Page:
With this, let me conclude that Dortmund don’t have as much winning mentality as Bayern used to have. But they have been successful thanks to Jürgen Klopp. He seems to be a pretty good psychologist since he has managed to thrill his young group of players thus far that they would die on the pitch. They tackle each match with an incredible high amount of adrenaline as the milometer shows in the end of every game. You barely find a team who runs more. However, only adrenaline doesn’t help and in the end of their last Champions League campaign, the BVB could only lick its wounds.
That doesn’t mean, though, that Dortmund won’t get the winning mentality. Each title brings a bit of winning mentality along. Combined with intelligent signings, a coach who knows how to motivate his team and the newly acquired experience, Dortmund might soon have an astonishing amount of winning mentality. Bayern should be aware of this (and I am sure they are).
So far, as you can read between the lines, I’ve (unintentionally and) solely been criticizing the managers. In the end, the managers are the ones who chase the experienced players. However, if you dig deeper, you might find a connection between Germany’s successful youth academies and the lack of winning mentality. First of all, this isn’t Bayern’s fault for sure. They’ve never trusted in lots of young talents at the same time. However, the more talents have seen their star rising, the faster the winning mentality has gone lost, it seems.
The talents themselves are – of course – not the problem but it’s the system they have gone through. At the time Stefan Effenberg, Michael Ballack and Oliver Kahn (among others) were still the leaders of the German national team and of Bayern Munich, too, the term ‘flat hierarchy’ wasn’t even known. The captains were the undisputed leaders and the manager’s extension on and off the pitch. Back then, the German team mainly consisted of workers who also thought as such: we listen to the foreman (captain) who listens to the boss (manager). It was that easy – and successful.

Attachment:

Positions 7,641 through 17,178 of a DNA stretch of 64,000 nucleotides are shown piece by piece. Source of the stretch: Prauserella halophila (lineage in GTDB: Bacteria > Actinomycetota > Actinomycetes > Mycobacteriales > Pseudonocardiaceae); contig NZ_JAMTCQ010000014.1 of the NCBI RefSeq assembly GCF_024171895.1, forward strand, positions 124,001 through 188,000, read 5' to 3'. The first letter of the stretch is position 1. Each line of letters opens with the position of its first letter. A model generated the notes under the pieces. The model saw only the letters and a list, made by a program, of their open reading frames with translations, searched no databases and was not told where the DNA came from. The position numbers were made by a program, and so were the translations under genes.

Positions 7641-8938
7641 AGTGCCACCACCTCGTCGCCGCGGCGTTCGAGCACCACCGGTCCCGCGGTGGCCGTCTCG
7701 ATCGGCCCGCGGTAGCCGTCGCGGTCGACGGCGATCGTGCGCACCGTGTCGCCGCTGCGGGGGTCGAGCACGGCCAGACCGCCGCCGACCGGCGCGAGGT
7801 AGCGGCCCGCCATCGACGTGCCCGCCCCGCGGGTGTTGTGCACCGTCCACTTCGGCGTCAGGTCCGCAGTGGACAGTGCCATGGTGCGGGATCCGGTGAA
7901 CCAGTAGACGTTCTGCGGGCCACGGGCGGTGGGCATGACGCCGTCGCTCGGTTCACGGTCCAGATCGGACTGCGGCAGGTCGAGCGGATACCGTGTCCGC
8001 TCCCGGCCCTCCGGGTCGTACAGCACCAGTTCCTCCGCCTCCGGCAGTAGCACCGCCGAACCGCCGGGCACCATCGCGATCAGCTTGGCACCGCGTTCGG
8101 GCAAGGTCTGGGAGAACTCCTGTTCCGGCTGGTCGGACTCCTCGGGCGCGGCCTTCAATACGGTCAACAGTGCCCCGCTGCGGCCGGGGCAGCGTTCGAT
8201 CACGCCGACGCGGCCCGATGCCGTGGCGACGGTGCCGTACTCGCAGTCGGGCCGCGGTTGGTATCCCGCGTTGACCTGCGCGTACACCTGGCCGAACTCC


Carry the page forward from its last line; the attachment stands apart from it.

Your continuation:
However, in the course of the years, especially after the miserable European Championships 2004 in Portugal, the Germans decided to change their formation and new managers with new ideas kind of conquered the federation. Jürgen Klinsmann and his assistant Jogi Löw established a new mindset which has been quite, but not totally successful. It says that the whole team is equal and has only one “boss”; the manager. The youth sides and academies of the DFB soon applied this so-called flat hierarchy as well.
What did start so well, was soon in danger, though. The former leaders saw their power threatened and didn’t want to accept each innovation. So they were eliminated slowly but surely. Even though Lahm and Schweinsteiger still played together with such players, they haven’t been able to lead their teams properly. Why? There’s nobody who can lead the team (due to the flat hierarchies) and the managers themselves (such as Löw) can’t transmit experience, serenity or winning mentality in the crucial moments since they have eliminated their extensions themselves.
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PS: Bayern fans can blame Jürgen Klinsmann. 😉